The number of cow lice in an area depends on several factors. One factor is the number of cattle in an area. An infestation of cattle usually increases during the fall and winter months. The intensity of the light may also play a role in the number of louse infestations. Lice infestations usually decline as the weather warms. Once an infestation begins, it rarely goes away without the use of an insecticide.
An average of ten lice per square inch is required for significant control. However, the economic impact of lice has not been fully assessed. To produce a significant reduction in weight gain, at least ten lice must infest the animals. In addition to these economic consequences, the energy that the lice “steal” can severely impact an animal’s health. The symptoms of a lice infestation may include anemia, poor gains, and slower recovery from diseases.
Re-treating cattle with insecticides is an effective method of controlling the population of cow lice. Treatments should be repeated in February and March, and the residual effect may last into the spring. Some of the more effective products will also allow the cattle to self-treat themselves. The use of insecticide dust bags and backubbers is also an effective option. However, it is crucial to avoid under-treating an animal because a heavy infestation can cause the animal to rub out patches of hair that may cause injuries.
One study found that an insecticide containing 1% lambda-cyhalothrin was effective in eliminating the biting lice. The study also found that the product’s efficacy lasted for two to eight weeks after treatment. The results of this study are similar to the results of similar studies conducted in other Northern European countries.
Several states have recommended the use of insecticides with backrubbers. Hoffman, of the Entomology Research Branch laboratory in Corvallis, Oregon, discovered toxaphene through self-treatment devices. However, this treatment is only effective if the user follows the instructions carefully.
The researchers found that the treatment was effective in 28 of 33 herds after three to six months. However, the results were not entirely consistent. In some herds, the eradication was not complete and some reinfection was observed after three to six months. Despite this, eradication was achieved in the remaining three herds.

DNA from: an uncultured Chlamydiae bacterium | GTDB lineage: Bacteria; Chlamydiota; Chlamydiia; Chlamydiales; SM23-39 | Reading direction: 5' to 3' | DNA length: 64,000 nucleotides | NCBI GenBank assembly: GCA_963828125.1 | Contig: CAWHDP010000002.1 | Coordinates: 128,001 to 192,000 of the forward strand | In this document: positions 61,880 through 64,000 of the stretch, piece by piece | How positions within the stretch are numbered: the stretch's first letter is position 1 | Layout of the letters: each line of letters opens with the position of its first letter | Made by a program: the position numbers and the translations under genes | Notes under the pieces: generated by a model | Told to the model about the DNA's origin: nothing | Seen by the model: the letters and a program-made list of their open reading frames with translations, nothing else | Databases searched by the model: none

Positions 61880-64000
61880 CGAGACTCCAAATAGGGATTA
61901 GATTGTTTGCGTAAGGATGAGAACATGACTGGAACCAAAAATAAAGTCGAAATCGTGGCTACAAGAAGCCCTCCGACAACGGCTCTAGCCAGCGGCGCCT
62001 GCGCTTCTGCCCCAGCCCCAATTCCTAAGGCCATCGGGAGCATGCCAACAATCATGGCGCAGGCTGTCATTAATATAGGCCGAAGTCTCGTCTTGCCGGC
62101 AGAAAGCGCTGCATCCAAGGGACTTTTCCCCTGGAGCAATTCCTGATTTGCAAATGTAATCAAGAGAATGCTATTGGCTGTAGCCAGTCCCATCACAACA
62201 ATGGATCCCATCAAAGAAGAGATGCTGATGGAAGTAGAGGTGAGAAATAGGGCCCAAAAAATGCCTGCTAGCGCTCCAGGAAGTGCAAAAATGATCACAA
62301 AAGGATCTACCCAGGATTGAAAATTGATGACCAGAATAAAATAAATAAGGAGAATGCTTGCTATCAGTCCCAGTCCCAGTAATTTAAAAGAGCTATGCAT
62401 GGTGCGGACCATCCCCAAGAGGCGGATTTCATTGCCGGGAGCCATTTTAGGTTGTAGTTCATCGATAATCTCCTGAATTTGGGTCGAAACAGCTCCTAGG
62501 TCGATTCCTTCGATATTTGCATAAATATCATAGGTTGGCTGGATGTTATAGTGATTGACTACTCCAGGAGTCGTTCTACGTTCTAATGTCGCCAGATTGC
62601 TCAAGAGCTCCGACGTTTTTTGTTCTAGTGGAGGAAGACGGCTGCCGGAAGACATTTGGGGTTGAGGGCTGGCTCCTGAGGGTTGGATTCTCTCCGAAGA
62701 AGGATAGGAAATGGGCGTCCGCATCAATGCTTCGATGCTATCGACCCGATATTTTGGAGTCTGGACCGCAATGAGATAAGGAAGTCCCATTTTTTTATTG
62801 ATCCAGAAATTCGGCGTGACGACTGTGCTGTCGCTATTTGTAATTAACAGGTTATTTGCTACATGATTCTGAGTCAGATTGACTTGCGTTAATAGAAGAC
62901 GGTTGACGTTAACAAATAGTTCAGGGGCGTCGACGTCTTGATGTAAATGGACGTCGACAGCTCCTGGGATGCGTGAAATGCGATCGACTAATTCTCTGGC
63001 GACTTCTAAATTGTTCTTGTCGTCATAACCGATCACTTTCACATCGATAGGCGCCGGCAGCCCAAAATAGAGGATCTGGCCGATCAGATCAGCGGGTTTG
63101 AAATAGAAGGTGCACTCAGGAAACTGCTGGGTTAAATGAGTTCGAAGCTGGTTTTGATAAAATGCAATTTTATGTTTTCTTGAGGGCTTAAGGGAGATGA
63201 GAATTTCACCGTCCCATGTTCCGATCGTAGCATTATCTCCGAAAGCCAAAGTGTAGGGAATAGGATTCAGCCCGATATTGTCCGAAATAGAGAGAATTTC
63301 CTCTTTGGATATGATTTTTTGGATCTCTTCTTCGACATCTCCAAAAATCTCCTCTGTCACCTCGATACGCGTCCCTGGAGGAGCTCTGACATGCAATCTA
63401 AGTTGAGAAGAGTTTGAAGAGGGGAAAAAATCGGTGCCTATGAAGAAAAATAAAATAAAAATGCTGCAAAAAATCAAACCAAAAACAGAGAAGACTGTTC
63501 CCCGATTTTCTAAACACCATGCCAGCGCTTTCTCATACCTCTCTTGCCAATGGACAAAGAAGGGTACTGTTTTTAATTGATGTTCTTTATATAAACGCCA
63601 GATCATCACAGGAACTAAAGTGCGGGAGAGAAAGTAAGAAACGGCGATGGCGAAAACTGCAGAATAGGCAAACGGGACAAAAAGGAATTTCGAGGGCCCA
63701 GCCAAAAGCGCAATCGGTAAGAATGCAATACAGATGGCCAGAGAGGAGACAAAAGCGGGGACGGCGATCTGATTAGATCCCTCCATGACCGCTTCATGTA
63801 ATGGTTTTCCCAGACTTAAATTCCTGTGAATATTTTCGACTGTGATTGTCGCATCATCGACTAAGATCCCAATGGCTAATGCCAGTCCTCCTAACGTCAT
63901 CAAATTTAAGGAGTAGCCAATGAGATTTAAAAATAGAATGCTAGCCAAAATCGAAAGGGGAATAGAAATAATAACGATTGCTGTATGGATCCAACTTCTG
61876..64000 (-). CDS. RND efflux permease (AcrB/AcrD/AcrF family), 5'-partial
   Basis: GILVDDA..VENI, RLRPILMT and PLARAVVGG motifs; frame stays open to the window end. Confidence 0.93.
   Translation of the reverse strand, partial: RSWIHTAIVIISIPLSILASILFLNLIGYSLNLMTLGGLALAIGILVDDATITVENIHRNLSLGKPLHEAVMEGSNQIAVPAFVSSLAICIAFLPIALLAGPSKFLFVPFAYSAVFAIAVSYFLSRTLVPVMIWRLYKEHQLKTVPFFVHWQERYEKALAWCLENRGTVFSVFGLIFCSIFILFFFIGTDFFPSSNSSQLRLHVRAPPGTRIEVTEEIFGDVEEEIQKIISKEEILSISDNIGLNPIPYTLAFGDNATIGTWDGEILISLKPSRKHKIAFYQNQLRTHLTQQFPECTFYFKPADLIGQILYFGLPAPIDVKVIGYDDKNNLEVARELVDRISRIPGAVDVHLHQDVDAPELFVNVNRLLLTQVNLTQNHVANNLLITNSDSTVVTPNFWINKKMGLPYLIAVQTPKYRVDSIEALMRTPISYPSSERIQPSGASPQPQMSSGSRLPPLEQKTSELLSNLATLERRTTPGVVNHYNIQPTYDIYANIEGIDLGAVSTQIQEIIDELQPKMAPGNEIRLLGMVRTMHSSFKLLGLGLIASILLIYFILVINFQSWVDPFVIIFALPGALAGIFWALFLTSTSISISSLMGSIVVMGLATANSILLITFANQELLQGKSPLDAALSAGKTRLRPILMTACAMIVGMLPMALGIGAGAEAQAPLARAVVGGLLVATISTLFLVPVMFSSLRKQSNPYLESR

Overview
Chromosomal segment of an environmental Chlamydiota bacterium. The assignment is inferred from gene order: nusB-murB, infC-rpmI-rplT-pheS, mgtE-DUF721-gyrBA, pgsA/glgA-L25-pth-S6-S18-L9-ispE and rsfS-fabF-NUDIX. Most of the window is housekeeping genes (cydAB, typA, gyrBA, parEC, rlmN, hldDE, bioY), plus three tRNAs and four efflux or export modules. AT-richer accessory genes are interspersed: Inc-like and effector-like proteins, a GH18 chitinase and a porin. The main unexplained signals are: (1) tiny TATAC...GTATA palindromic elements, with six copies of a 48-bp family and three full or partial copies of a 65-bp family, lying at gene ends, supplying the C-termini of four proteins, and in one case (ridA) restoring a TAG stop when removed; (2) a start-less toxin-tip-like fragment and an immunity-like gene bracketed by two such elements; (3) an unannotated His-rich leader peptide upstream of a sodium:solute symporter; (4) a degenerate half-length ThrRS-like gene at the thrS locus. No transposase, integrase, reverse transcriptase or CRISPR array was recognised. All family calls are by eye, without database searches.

Prevention of reinfection
One of the most important components of successful cattle lice management is prevention. Properly treating cattle with medicine can prevent reinfection. Recurrence is extremely unlikely. This is because cattle lice are permanent and obligate ectoparasites, meaning that they cannot survive without their host for more than a few days. The best way to prevent reinfection is to treat the cattle as soon as you notice the signs of an infestation.
The treatment of a herd with medicine for cow lice should begin 7-14 days prior to farrowing. It is also important to treat gilts and boars at least twice a year. For herds that have been exposed to contaminated soil or pasture, treatment should be repeated as needed.
The results showed that eradication is effective in 28 of 33 herds, but lice were still present in 5 herds three to six months after treatment. Biting lice were present in all five herds, and sucking lice in three of them. In addition, nine out of the 28 herds were reinfected within 12 months, six of which had sucking lice and two were reinfected with both types. One factor that increased the risk of reinfection was a failure to treat newly introduced animals.
In open herds, eradication is a valid strategy for lice control. It is important to apply pre-treatments for calves and young animals, which are the age groups most susceptible to reinfection. In addition, calves and young animals are most commonly purchased. Hence, reinfection by calves and young animals is high when no pre-treatment is performed.
Using an effective medicine for cow lice is crucial for eradication. Several studies have shown that medication for cow lice treatment is effective in preventing reinfection. However, this is not a foolproof method, and there are many pitfalls to consider. Even if the eradication program was successful, it is essential to monitor the risk of reinfection. So, before starting an eradication program, make sure that you have all the essential information regarding the risk of reinfection.
In a Norwegian study, lice prevalence was assessed in 28 dairy herds. Five of these herds participated in the study as a pilot. The animals in the pilot group were examined in December 1993 and treated for lice. They were followed for 2.5 years after treatment. Then, they were examined again.